Enbridge spokesperson Juli Kellner said in a statement the company is "pleased with this decision that acknowledges the thorough, inclusive and science-based review of the Line 3 replacement project."

In addition, the federal Bipartisan Infrastructure Law, passed last year, will enable the Department of Transportation to spend $1 billion to replace leaky gas distribution pipelines.

On average, a major new gas leak incident is reported to the federal government every 40 hours, while more minor leaks can go undetected and unrepaired for years.

The report, which shows that the incidence of major pipeline leaks or explosions has not decreased over the last decade, makes the case that the U.S. should move away from the widespread use of natural gas in homes and businesses toward electrification.

ADVERTISEMENT

"House explosions and leaking pipelines aren’t isolated incidents — they’re the result of an energy system that pipes dangerous, explosive gas across the country and through our neighborhoods," said Matt Casale, U.S. PIRG Education Fund Environment Campaigns director.

The incidents included in the report were caused by an array of factors, from operator errors to equipment failures to natural causes.

The report recommends that policymakers step up incentives to fast-track the transition from a gas-dependent economy to one that is all-electric, encouraging homes and buildings to use electric heat pumps, stoves and other appliances.

During the transition, the report says gas infrastructure investments should focus on fixing leaks.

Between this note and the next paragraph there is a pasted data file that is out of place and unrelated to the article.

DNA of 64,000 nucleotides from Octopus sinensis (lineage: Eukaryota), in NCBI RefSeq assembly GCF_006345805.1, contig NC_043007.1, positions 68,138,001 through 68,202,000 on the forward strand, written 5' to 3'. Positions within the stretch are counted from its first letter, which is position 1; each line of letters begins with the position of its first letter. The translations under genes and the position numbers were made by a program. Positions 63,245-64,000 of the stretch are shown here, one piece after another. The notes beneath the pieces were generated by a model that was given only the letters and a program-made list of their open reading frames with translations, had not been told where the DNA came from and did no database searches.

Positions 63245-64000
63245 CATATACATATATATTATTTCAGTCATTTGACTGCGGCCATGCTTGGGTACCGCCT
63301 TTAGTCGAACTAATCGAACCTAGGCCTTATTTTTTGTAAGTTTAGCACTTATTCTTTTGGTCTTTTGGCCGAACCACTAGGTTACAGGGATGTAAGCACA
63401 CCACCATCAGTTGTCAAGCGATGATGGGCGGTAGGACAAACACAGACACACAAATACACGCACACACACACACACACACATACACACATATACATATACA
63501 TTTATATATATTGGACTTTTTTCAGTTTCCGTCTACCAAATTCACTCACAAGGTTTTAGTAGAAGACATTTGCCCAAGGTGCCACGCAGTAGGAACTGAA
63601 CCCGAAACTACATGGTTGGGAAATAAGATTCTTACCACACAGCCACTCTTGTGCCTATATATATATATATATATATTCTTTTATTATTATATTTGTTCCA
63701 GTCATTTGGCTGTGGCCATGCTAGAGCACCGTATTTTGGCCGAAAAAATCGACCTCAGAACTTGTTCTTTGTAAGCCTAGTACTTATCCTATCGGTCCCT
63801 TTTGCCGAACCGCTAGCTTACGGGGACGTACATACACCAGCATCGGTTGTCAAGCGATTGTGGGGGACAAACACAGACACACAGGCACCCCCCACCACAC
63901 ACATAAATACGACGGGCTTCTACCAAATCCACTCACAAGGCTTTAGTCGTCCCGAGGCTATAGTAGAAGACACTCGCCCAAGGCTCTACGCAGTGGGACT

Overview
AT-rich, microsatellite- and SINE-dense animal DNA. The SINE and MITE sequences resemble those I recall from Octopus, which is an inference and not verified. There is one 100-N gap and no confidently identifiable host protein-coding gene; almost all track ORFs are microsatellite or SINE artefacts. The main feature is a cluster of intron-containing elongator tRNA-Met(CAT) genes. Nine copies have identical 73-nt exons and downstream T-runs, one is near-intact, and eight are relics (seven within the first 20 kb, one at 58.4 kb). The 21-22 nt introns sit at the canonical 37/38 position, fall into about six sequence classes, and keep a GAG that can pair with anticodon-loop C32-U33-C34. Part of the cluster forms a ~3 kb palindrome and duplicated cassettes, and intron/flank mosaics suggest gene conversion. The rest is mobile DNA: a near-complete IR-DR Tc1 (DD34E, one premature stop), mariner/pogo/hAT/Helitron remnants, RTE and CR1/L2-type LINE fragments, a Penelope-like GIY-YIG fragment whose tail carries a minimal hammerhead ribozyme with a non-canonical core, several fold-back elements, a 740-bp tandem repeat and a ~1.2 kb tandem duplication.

Methane is over 80 times more potent than carbon dioxide during the first 20 years it lasts in the atmosphere.

Throughout the U.S., nearly 33% of all reported gas leak incidents resulted in fire and 13% resulted in explosions. From 2010 to late 2021, 122 people were killed and another 603 were injured in gas leak incidents.

(Reporting by Valerie Volcovici; editing by Leslie Adler.)

ADVERTISEMENT

______________________________________________________

This story was written by one of our partner news agencies. Forum Communications Company uses content from agencies such as Reuters, Kaiser Health News, Tribune News Service and others to provide a wider range of news to our readers. Learn more about the news services FCC uses here.

What to read next
Bing also wrote in the document titled "death note" that he planned to spare a person, whose name was redacted, because she had a special place in his heart, citing his own mother's death from cancer.
Tuesday's bloodshed was the latest episode of gun violence in the United States which has fueled debate over tighter restrictions on access to guns.
Trump was the first president in four decades not to release his tax returns as he sought to keep secret the details of his wealth and the activities of his real estate company, the Trump Organization.
In seeking to dismiss the case, Trump maintained that the attorney general lacked authority to pursue a lawsuit designed to "get" him when neither the public nor the marketplace was harmed.